Breastmilk Oversupply Problems & Solutions
If you’re one of the lucky women that produces too much breast milk, you know that this blessing can sometimes be a “curse,” from painful ducts to constant leaking. This post is designed to educate you about oversupply, as well as offer up some ideas of products or home remedies that can help you manage your supply and bring comfort to painful, swollen breasts. Read on! If you’ve ever complained, tongue-in-cheek, about producing too much breast milk, only to be received with scoffs and phrases like, “I wish I had that problem!” you know that many times, it’s hard to find information or camaraderie regarding breast milk oversupply. Oversupply isn’t just about producing too much breast milk. Oversupply has problems that accompany it such as:
- Very quick let-down. When your let-down is fast and forceful, this can cause your baby to choke, or inhale too much air while trying to eat. Inhaling too much air in a feeding can result in gas pains, excessive spitting up, and colic-like behavior (many times extending beyond the “typical” 3 month mark).
- Painful engorgement: When you overproduce without your baby being physically able to drain your breast, your milk ducts become fuller, leaving your breasts enlarged, and very painful to the touch.
- Plugged Ducts: Occasionally, a milk duct inside your breast tissue will become clogged, leaving a very hard and painful lump on your breast. Plugged ducts are extremely painful, and can escalate into mastitis, if not addressed.
- Milk Blisters, or “Blebs.”: A milk blister, or “bleb” is a blocked nipple pore that becomes trapped under the skin of the nipple. Blebs are also extremely painful, and often times accompany a clogged duct.
- Mastitis: Mastitis is an infection of the breast tissue that results in breast pain, swelling, redness, and flu-like symptoms.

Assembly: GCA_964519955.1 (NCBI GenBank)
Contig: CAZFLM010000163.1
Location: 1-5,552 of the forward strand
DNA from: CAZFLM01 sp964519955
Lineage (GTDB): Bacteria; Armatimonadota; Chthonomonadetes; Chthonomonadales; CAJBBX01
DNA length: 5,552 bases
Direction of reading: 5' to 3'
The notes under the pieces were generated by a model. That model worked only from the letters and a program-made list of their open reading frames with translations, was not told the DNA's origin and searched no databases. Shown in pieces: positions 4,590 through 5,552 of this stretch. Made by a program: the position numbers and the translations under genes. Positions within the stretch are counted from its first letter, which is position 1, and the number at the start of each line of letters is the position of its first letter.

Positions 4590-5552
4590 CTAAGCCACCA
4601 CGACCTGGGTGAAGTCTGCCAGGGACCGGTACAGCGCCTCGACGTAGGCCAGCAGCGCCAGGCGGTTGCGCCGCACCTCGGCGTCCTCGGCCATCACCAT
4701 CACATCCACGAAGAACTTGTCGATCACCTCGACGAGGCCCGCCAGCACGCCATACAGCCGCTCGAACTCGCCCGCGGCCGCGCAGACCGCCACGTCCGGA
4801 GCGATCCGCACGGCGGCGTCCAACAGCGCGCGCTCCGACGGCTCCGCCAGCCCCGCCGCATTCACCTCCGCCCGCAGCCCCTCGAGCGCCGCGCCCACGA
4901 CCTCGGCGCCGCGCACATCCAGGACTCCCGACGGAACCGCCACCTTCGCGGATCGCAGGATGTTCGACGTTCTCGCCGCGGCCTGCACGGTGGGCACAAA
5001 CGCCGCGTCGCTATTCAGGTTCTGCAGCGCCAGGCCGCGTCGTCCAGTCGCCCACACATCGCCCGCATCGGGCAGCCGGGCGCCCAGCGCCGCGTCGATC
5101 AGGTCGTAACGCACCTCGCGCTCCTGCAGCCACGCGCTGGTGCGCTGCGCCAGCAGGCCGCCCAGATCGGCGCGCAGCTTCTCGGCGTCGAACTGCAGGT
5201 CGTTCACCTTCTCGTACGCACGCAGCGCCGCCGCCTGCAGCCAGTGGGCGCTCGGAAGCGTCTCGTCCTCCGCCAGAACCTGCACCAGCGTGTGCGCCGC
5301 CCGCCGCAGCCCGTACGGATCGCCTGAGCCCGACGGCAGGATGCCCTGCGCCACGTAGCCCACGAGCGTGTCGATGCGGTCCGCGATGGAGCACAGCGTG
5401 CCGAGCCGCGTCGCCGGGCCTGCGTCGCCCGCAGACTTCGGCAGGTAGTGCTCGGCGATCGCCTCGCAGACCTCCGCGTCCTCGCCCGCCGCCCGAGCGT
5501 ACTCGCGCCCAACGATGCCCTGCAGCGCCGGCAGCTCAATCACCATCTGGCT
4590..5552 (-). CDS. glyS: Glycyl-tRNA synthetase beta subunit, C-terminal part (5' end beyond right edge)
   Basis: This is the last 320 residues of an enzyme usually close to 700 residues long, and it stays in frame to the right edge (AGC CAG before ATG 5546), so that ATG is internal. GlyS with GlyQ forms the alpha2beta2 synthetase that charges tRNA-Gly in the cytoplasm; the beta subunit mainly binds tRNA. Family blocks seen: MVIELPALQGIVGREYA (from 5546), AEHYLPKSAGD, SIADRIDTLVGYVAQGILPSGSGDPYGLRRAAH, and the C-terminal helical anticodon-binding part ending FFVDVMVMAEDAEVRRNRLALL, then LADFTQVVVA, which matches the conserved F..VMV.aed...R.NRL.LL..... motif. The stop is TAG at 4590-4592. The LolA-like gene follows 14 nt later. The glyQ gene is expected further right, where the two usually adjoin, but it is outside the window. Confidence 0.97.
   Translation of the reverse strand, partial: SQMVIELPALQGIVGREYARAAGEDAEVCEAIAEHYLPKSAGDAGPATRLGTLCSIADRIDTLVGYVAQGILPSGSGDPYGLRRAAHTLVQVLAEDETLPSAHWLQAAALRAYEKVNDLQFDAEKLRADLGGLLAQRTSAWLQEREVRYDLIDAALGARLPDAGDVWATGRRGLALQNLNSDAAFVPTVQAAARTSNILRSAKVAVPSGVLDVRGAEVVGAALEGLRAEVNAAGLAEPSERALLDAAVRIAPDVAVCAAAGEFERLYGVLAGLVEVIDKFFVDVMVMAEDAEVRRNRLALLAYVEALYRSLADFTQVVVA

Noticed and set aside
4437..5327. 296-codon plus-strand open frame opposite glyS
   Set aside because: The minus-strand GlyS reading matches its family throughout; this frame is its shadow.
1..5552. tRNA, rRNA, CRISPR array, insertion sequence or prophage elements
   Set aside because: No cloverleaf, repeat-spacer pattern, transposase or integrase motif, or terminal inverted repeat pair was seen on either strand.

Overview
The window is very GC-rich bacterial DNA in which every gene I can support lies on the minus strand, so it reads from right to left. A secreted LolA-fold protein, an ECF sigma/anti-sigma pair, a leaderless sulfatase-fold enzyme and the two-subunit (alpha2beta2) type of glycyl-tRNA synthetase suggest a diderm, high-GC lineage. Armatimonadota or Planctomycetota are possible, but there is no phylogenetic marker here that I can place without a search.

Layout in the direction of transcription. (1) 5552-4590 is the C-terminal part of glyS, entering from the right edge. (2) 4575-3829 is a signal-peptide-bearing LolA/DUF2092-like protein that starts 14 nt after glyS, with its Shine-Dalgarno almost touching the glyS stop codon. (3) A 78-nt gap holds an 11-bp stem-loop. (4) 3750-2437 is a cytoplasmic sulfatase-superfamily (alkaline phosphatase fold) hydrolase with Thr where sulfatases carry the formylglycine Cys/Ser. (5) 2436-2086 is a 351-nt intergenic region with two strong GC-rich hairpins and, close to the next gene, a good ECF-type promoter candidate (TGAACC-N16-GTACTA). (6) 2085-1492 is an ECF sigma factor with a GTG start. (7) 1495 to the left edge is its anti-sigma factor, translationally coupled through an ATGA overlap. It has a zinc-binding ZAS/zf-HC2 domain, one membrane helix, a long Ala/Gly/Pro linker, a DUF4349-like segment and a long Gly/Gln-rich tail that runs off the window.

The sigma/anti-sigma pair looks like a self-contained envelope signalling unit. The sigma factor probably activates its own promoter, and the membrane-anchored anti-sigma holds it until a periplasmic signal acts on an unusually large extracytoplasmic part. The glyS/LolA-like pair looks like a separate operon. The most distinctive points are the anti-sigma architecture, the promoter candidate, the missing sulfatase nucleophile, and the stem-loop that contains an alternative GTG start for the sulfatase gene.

Let’s dive a bit more into each problem, and learn what can be done to alleviate or lessen the pain associated with it.
There are two ways to deal with having a quick let-down: help the baby deal with the fast flow, or take measures to regulate the amount of milk you produce and adjust it to your baby’s supply needs. To help the baby adjust to your fast milk flow and quick let-down, positioning is everything. Position the baby so he is nursing “uphill” as it relates to mom’s breast. You can do this easily by using a cradle hold, but have mom recline backwards so the milk has to flow upwards, and “fight gravity,” per-se. Or you can use a football hold, but with mom leaning back once again. Another helpful way to nurse (especially for the mom on the go!) is by using a carrier such as a Moby wrap, or kangaroo shirt and have the baby sitting up and facing mom to nurse. You must also remember to stop and burp your baby often, as they are likely swallowing more air and could result in reflux or excessive spitting up. Many mothers have also found comfort in pumping before offering their child the breast, and pumping through the first forceful let-down, and then letting your baby nurse for any let-downs after the initial one. If your baby is gaining weight well, you can take measures to adjust your supply to match your baby by offering them only one breast per feeding session. Avoid extra stimulation such as pumping, and only hand express a little milk until it is comfortable. Avoid hot showers with warm water flowing onto your breasts, and use a cool compress throughout the day to relieve any pain or discomfort.